Posts Tagged ‘on’

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[Posted by: Eric Raymer]

October is probably my favorite month because it gives me an excuse to watch a lot of horror films to get in the mood for Halloween. (Not that I need that much of an excuse.) It also means there’s a slew of new horror films ready to be released in theaters. If you’re wondering which will be worth checking out this month and which will just be more of the same cheap scares, keep reading for a breakdown of all the horror coming your way in October. (more…)

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[YouTube=”http://www.youtube.com/watch?v=TAtd2r49wFw&hd=1″ &w=640&h=385]

[Posted by: Jimmy Weber] [Via: FunnyOrDie]

“He wanted to get in to The Brat Pack, but he wanted to change the name to The Smile Bunch.”

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Reviewed by: Alex Miller

Kon Ichikawa, 1959 / "Kill yourself only if you have to."

Although this is technically the 2nd Criterion Collection film we have reviewed (after Videodrome), this is the first in our “Criterion Review” series. If you don’t know what the Criterion Collection is, it’s basically a company the strives to release important classic and contemporary films while giving them the highest possible treatment. Crtierion DVDs/Blurays are known for their high quality video transfers, outstanding cover art, and exclusive bonus features. Here is a complete List of the Collection. Now without further adue let’s take a look at today’s film “Fires on the Plain”!

Some people go to the movies for pure entertainment. Others go because they view film as a form of artwork that can be both deep and moving. I think film can be either one or both. This film, while entertaining to me, is dark and depressing. It is definitly art, however. This is a WWII movie from the Japanese perspective, released in 1959. It follows starving Japanese soldiers in the closing days of WWII when the only thing more scarce than food is hope. While it doesn’t try to make any political statements regarding that particular war, it is definitly an anti-war in general film. In the included interview, Director Kon Ichikawa states that he wanted to show the horrors of war at every possible opportunity. He himself was from Hiroshima, but he was away when the atomic bomb hit. He came back to see the utter destruction which he says, “no words can describe”, believing his family had been completely wiped out. Luckily he later found out that at least some of his family had managed to survive, but I think he channels this moment of total despair into the movie. (more…)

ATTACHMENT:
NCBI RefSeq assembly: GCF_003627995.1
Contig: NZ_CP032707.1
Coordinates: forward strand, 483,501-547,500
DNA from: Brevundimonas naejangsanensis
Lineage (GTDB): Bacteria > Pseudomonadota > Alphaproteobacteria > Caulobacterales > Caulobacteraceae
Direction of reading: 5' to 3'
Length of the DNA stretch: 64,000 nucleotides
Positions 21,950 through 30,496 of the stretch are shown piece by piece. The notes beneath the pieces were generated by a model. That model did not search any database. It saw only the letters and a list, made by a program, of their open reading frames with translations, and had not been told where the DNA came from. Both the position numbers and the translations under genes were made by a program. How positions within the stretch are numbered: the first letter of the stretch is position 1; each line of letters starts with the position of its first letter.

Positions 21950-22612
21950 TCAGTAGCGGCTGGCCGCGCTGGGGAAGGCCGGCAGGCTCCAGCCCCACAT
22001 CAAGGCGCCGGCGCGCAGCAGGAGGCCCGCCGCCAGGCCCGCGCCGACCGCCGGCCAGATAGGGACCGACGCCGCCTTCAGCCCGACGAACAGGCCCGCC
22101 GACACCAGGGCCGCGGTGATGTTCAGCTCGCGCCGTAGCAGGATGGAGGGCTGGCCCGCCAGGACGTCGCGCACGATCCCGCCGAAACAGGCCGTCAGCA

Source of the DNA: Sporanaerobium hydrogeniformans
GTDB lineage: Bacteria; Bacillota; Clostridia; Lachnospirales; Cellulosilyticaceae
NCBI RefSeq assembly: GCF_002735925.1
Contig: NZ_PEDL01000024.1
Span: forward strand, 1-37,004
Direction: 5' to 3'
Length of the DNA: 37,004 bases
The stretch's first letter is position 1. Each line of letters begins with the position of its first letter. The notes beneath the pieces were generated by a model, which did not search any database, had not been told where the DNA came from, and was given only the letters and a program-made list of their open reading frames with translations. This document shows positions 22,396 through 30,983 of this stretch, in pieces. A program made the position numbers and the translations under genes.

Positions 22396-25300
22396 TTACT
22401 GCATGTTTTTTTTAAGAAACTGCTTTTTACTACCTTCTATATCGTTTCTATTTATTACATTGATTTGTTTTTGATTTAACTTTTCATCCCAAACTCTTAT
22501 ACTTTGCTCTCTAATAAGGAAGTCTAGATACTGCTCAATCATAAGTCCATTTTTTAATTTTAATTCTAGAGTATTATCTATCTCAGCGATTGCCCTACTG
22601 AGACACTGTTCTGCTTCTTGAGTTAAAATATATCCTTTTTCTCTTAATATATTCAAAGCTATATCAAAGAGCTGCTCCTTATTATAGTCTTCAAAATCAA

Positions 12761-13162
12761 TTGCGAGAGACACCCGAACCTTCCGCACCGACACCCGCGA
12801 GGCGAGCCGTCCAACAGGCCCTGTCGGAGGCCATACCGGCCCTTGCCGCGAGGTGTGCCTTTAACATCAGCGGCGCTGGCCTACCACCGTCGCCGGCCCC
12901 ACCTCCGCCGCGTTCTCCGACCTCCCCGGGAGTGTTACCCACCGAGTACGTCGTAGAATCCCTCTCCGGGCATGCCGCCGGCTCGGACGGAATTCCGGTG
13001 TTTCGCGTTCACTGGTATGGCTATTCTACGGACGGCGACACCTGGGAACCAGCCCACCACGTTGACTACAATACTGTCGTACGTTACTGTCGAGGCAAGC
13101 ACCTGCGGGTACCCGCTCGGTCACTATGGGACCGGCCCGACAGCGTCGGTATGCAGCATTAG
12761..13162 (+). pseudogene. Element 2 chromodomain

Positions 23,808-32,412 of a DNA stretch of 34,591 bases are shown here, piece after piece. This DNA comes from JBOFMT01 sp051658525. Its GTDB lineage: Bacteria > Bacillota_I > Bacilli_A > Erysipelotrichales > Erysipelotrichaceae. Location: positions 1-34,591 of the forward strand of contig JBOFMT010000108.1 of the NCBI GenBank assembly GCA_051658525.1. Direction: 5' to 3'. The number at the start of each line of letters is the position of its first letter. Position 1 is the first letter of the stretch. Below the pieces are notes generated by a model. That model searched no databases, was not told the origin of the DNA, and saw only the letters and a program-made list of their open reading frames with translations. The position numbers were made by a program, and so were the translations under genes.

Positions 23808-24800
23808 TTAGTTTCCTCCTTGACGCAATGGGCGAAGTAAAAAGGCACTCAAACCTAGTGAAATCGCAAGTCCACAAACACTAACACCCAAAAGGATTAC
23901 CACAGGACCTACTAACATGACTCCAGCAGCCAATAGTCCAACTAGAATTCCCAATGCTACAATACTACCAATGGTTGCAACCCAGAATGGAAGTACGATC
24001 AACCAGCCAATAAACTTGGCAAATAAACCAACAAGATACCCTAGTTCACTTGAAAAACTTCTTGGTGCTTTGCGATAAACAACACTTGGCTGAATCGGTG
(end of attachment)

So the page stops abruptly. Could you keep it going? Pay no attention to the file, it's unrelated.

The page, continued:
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[Reviewed by: Alex Miller]

James Marsh, 2008 / "Life should be lived on the edge."

I had the chance to watch an amazing piece of film today. “Man on Wire” is, without a doubt, the most beautiful and inspiring documentary I have ever seen. In it Phillippe Petit, a Frenchman, does something truly American. He sets his sights on an impossible goal and doesn’t let anything stop him. It is amazing the amount of obstacles this man had to overcome to achieve a goal, which many may not even understand. Why would you want to go through all that trouble just to walk across a rope between two buildings? Why would you when, you may die trying to get across, if you do cross you’ll get arrested, and that’s all if you can even pull the whole thing off in the first place! That’s what I thought before I watched this film. But between those towers, doing “the impossible”, Phillippe taught us all a lesson. Sometimes, “why” just plain doesn’t matter. (more…)